There are two kinds of dog guardians, which is the term that is preferred to “owners,” because it is more accurate.
There are the people who sleep in the same bed as their dogs, and those who do not.
I don’t know any who do not, although I thought I would be one of them after I/we adopted Nut Bag. (Not his real name. The only “real” family name I use on social media is my own. There are too many trolls out there with too much time on their hands.)
We adopted Nut Bag from Saved Me rescue, then located in Northern Liberties. They had pulled him out of ACCT Philly, where he had spent a few days as a stray. He had no name tag, no license, no microchip. The estimated first six years of his life were, and are, a complete blank. I hope to write an imagined history of his early years when I have time.
For Half-Pint, it was love at first sight, and she started calling him “my puppy” during our first visit to Saved Me. Now she calls him “the Baby.”
We didn’t take him home immediately because he had some health issues that had to be resolved by their vet, the most serious seemed to be the incurable COPD. It turned out to be the curable pneumonia, so the black and white Shih Tzu mix came home with us, along with a lot of vet bills.
You accept life’s little victories.
Nut Bag was introduced to his crate, which was to be his cave, his special place, where he would sleep.
Many dogs love their crates and regard them as places of safety, like a lair.
Not Nut Bag, who had separation anxiety issues, not unusual for lap dogs. Also teenage girls.
Summoning up my most authoritarian basso profondo voice, I told Half-Pint the dog would not be sleeping in our bed, but in his crate. As a concession, when she began bawling that he would be lonely in the other room, I bought a comfy dog bed and placed it next to our bed, in the master bedroom. [Political Correctness Note: Some Realtors have abandoned the term “master” bedroom in the odd belief that it somehow conjures up memories or images of slavery. People who follow that reasoning need deprogramming from Wokeness, a dread disease of the young and otherwise intellectually impaired.]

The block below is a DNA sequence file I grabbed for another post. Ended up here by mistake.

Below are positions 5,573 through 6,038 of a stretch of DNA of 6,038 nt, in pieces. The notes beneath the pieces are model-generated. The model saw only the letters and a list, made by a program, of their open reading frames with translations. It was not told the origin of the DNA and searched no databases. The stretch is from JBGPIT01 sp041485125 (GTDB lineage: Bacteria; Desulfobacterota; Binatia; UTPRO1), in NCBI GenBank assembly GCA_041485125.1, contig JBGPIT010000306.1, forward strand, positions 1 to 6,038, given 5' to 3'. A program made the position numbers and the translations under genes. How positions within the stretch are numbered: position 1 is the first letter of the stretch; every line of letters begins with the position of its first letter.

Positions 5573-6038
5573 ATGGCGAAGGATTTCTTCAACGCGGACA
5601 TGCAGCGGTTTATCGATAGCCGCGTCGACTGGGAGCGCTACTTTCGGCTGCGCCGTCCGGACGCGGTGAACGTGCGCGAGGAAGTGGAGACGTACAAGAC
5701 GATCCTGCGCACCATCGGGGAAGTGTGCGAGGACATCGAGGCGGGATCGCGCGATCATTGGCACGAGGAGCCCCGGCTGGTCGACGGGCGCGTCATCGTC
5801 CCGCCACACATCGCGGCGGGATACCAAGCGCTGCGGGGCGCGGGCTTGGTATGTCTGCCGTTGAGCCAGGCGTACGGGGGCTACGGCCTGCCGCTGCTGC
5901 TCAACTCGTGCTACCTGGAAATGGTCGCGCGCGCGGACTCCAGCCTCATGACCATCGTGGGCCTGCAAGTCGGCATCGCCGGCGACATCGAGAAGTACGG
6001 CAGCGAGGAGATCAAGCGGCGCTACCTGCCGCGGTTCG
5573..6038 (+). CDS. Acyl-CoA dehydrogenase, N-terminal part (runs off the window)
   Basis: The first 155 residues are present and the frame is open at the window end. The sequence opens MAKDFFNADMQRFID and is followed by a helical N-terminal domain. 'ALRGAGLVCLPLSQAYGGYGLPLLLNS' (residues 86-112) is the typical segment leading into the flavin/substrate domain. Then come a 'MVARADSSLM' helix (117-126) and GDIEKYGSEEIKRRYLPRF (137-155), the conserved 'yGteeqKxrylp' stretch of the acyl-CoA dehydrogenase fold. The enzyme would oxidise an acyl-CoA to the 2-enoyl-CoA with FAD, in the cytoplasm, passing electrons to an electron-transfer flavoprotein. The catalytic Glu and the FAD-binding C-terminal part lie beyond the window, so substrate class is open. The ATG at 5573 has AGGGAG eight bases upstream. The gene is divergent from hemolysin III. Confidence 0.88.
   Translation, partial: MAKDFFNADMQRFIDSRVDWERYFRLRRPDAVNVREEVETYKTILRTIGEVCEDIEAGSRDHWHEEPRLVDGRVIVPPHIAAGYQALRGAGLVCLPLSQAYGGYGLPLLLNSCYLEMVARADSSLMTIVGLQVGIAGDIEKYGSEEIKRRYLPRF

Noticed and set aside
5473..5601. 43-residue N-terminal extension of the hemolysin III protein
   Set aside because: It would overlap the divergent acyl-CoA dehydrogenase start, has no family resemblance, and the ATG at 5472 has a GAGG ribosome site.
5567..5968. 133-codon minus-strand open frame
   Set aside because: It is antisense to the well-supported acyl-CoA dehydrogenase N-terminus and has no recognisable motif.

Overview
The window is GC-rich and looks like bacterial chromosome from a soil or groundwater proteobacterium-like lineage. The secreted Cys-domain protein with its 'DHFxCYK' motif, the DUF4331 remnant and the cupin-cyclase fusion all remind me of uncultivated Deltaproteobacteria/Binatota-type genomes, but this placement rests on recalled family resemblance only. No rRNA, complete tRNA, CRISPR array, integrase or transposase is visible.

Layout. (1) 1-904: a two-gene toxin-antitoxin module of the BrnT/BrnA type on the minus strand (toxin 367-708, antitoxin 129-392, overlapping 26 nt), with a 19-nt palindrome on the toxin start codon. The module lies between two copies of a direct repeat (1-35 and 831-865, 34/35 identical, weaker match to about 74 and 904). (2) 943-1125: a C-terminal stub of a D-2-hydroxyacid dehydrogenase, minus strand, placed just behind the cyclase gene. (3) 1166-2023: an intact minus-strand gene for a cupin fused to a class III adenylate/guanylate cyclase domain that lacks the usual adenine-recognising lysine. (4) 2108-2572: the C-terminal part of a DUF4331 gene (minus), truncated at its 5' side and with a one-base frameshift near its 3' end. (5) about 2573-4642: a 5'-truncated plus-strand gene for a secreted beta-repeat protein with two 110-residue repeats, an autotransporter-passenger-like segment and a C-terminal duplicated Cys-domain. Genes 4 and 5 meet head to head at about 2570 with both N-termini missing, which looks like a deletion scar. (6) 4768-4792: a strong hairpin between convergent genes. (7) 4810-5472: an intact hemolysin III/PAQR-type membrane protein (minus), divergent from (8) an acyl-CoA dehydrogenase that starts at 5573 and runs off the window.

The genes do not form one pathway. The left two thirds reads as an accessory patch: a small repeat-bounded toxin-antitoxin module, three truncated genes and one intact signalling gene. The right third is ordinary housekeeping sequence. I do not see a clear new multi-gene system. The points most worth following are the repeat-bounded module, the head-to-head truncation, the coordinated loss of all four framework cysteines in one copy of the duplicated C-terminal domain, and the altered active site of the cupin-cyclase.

So Nut Bag slept in his bed and Half-Pint slept in her (our) bed. She turns in before me because she awakes at dawn to get ready for her day. I think she was a rooster in a previous life.
By Night Two, he was in our bed, and very comfortable, I must say. His bed is now in the living room, where he lounges during the day. All he needs are pajamas to look like Hugh Hefner.
With him in my bed, I became familiar with the term “co-sleeping.”
I have children and when they were young sometimes during the night they would come into the bed shared by me and my wife. They did this when they had a nightmare, or when they had to pee. (Thanks, son.)
The word we had for it was “getting into your parents bed.” I realize that is more like a phrase than a word, but let it be.
Somewhere along the line, sharing your bed with offspring became “co-sleeping.”
So we are “co-sleeping” with our dog.
My daughter has always slept with her dogs, despite the occasional complaint from a fiancé or two. If they didn’t like it, they were soon on the outside looking in. She admits to spooning with them. The dogs, not the fiancees,
After several dogs during her lifetime, and vowing she had her last dog, my sister just relented and adopted another, a homeless pooch evacuated from Puerto Rico.
So my sister is taking Spanish lessons.
She wanted an older, calmer, house-broken dog to chill with. She wound up with an 18-month-old rat terrier/chuhuahua, a high-energy dog that regards everything in the family room as a fire hydrant.
Since Day One, he has been in bed with her and my brother-in-law.
It is the one place he doesn’t pee.
My previous, and precious, dog loved to stretch out in my bed — until I got in. She would then rudely depart to get on the sofa in the bedroom. Great dog, but didn’t like sleeping with humans. At 80 pounds, she would have been tough to move. Nut Bag is one-quarter of that, but . . .
Early on, if he was on my side of the bed, I would put my hands under him to gently slide him close to “Mommy.”
And the first time I did it, he growled.
My own dog growling at me?
Pissed me off, too, until I decided — well, at least he didn’t bite me. You accept life’s little victories.
After a while I learned that if he was on my side, if I simply told him to move over — he would.
Another little victory.
It’s nice to have a loved one’s ass against you during the night.
It used to be Half-Pint’s.
Now it’s Nut Bag’s.
You accept life’s little victories.